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From: Robin Berjon [mailto:firstname.lastname@example.org]
>I don't see it as strong vs weak, though I do think that it is strong in a
>number of industries. I see it as happening vs not happening, and it is
>happening. If you have to pay royalties to send your SVG to phones made by
>vendor foo, and vendor foo has a large market share, you're basically stuck.
Vendor foo can always make you do that. Standards compliance is a voluntary
issue. Vendor foo needs a stronger incentive one of which would be a strong
standard for an infoset binary that works for multiple applications and has
no encumbrances. Vendor foo might buy into that if it benefits multiple
applications. Remember, XML is not the best means for many particular cases;
it is a good means for enough of them that the pain averages out profitably.
> 1. A requirements statement is needed that will pass
> Tim and other's objections. Presumably, those in
> industries whose applications need this and are not
> MPEG members would step up to that. Why haven't they?
>What do you mean by requirements statement?
I mean one which all of the parties at the W3C can get behind. If you
have one already, so much the better. But the objection I seem to hear
to this is that a binary infoset generic enough that everyone can use
it might be too general and therefore, won't meet the stringent requirements
of applications where it is most needed.
>I work for the people that hold those patents. Speaking for myself, I think it
>may be possible to find an un-encumbering solution to standardize something
>BiM-like. Apart from that, dodging patents in that area is going to be
Yuck. That is what scares me. It could mean they got there early in a domain where
there are 1.25 useful solutions, and patented that. If so, this is a spilt milk situation.
It depends on the specific patents and alternatives.
>An alternative option would be to provide an interop framework and perhaps
>common foundations, and let various implementations compete. I can't say I'm a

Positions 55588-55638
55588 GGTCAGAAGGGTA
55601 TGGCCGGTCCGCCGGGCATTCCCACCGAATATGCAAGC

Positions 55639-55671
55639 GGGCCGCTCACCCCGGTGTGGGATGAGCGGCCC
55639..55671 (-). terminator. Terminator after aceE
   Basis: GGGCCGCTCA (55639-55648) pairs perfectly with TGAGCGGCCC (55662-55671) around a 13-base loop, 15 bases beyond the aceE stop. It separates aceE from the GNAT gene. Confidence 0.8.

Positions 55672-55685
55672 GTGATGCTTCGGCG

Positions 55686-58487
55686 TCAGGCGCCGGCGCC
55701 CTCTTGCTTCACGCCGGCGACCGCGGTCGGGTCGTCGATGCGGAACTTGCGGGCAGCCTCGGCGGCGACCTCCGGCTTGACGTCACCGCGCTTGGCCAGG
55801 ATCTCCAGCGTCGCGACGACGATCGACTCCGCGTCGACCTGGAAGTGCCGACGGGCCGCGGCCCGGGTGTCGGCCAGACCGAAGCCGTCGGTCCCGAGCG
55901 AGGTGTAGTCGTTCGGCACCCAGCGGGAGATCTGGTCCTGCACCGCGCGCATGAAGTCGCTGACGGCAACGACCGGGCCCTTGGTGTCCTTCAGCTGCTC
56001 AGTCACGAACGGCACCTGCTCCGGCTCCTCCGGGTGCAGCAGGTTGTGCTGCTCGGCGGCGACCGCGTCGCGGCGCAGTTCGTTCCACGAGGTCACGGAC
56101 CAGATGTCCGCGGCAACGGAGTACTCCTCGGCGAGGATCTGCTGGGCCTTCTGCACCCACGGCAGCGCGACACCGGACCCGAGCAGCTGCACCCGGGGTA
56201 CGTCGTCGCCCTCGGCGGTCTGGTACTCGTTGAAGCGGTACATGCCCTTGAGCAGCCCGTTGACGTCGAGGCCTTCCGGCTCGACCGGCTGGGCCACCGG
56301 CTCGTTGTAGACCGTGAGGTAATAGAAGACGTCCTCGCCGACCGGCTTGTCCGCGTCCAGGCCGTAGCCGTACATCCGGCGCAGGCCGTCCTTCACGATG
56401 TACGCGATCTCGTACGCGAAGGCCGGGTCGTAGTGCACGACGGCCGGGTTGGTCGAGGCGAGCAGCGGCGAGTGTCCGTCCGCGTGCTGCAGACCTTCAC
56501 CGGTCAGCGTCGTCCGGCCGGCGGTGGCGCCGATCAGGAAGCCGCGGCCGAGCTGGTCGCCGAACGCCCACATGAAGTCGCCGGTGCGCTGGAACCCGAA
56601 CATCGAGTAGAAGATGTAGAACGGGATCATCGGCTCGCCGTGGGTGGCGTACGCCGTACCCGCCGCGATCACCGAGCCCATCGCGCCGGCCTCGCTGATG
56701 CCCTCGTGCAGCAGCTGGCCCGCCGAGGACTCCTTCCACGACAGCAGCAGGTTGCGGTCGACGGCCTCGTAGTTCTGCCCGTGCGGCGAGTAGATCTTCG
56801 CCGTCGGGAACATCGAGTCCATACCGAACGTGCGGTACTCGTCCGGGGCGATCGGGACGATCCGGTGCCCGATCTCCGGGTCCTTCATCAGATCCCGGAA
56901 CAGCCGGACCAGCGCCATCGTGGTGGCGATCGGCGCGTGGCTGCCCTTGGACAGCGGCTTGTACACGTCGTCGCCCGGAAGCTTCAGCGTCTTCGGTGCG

>big fan of that option.
I don't know how that works.
>It depends on what you mean by the SVG community. I don't think the WG is
>currently interested in using BiM or a similar schema, but we haven't discussed
>that (at least not since I joined). As for users of SVG there is strong interest
>in having a good binary format, notably for mobile and for interactive TV (which
>is an excellent target for SVG 1.1 Basic).
A generic binary for markup has been a topic since before the web. Somehow,
it always stalls out as Dan Connoly noted. What you are saying is that:
1. MPEG has one and it is encumbered.
2. MPEG may have already cornered the optimum approach.
3. Other approaches are already growing in isolated domains.
4. We may end up with a set of non-interoperable defacto
5. We should try to create an interoperable open standard approach
that is reasonably optimum for everyone (that is the Web3DC
position as well if I understand what Don Brutzman has said.)
So, if I understand you correctly, time is not on the side of
the W3C or others who need this. You are saying that they don't
need to justify that need; they need to get together and decide
if a common standard royalty free solution is possible and do
it as soon as possible.
Ummm... why was this brought to the TAG? This seems like a
subject for requesting a new WG, not an architecture issue?